The Works of Arthur Machen I shelved because I’m a little fascinated with the author as an influence on H.P. Lovecraft, horror, and “weird tales.” I want to read a lot more of his stuff, so anytime a collection comes to my attention I shelve it.

I came across The Ghost at a local bookstore. I don’t know if I actually want to pick it up, but the idea of a book examining the cultural history of ghosts and what they mean to different societies and time periods is right up my alley.

The Seven Deaths of Evelyn Hardcastle is another book that came to me through other blogs. It’s about someone trying to solve a murder while caught in a time loop, doomed to repeat the sequence of events until they can stop it. Sounds marvelous.

The Amazing Screw-On Head I added to my TBR because it is Mike Mignola and I’m fixated on his work. It’s also low commitment, not another long running series with numerous volumes, so I’d like to pick this up sooner rather than later.

The Ashes of London I came across just the other day in a WWW post. I like the idea of a blend of history and mystery, so I want to check it out. The cover is also quite striking, which can be a weakness of mine. Can’t really help that. Look at it though. That’s lovely, right?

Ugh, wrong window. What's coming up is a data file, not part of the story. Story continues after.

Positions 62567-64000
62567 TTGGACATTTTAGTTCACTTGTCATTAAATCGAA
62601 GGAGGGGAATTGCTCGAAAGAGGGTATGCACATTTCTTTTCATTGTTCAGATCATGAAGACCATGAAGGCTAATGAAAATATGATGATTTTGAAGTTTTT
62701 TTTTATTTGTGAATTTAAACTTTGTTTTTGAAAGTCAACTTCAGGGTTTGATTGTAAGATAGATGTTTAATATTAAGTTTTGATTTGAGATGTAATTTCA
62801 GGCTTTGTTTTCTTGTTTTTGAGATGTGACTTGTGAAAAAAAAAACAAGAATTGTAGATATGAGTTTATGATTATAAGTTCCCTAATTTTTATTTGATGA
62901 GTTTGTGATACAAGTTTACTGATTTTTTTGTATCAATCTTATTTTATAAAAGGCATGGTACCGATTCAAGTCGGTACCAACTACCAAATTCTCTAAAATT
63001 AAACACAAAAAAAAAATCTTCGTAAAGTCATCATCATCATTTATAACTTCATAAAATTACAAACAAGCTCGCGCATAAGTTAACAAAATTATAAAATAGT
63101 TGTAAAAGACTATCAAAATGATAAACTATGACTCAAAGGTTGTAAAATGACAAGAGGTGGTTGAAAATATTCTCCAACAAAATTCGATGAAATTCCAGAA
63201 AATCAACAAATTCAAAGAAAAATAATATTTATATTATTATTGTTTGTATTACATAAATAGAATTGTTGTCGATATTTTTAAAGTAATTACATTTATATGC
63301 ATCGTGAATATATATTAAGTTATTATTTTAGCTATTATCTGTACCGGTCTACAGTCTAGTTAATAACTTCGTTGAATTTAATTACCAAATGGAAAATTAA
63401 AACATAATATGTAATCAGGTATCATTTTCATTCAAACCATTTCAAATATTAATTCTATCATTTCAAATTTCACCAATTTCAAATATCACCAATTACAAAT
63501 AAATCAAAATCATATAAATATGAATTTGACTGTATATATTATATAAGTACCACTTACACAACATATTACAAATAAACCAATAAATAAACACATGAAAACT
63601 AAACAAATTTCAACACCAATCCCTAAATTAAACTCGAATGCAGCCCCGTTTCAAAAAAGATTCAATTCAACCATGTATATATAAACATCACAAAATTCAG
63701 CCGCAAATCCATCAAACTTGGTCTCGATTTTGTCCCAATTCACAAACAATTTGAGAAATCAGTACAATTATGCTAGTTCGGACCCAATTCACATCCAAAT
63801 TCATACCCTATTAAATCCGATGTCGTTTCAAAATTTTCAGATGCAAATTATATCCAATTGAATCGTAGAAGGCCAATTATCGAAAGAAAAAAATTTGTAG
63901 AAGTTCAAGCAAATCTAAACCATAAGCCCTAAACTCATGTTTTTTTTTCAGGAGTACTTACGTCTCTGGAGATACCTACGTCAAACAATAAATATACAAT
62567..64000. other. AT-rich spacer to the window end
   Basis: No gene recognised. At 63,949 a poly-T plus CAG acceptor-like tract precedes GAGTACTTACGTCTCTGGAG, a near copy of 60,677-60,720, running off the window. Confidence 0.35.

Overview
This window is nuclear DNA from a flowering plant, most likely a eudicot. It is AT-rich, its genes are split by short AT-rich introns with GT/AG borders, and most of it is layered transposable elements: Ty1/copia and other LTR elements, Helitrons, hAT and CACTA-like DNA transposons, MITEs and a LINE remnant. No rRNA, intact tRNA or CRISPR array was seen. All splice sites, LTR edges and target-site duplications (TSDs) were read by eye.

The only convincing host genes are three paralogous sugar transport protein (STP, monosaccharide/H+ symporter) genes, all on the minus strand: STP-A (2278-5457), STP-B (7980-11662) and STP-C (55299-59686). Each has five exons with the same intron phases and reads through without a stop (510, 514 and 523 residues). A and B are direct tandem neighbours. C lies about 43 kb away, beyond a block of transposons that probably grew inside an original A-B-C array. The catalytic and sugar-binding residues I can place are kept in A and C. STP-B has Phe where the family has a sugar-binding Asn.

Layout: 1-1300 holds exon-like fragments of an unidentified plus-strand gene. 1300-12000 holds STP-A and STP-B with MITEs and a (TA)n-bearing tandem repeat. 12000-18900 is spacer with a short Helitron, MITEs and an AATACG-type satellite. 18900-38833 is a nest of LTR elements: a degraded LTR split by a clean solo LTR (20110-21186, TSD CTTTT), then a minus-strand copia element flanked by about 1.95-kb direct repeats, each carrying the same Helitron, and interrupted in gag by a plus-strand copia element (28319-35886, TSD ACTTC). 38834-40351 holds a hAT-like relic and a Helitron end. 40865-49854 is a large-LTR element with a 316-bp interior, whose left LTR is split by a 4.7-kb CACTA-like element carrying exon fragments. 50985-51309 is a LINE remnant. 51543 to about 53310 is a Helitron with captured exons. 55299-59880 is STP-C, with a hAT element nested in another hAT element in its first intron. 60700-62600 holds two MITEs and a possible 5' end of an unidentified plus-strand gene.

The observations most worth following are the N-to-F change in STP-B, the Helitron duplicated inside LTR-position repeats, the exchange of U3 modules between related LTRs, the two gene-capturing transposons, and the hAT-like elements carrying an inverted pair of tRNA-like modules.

Closing Thoughts

So, that’s everything for this month. Have I acquired and TBR’d more books than usual as a way to compensate for my lack-luster list of books finished? I hope this wasn’t too much of a dump of info, regardless. Hopefully you find something you want to read among all of these too. They all look pretty awesome to me.

P.S.

Not only did I only finish start and finish one novel this month, I also only read one comic book volume. I find I hold myself back from reading too many because I don’t want my reading challenge for the year to be full of them, but I really need to break that mindset. They may not be as long, but I do respect the medium as a method of storytelling. Maybe I’m just worried others will judge. Anybody else feel this way sometimes?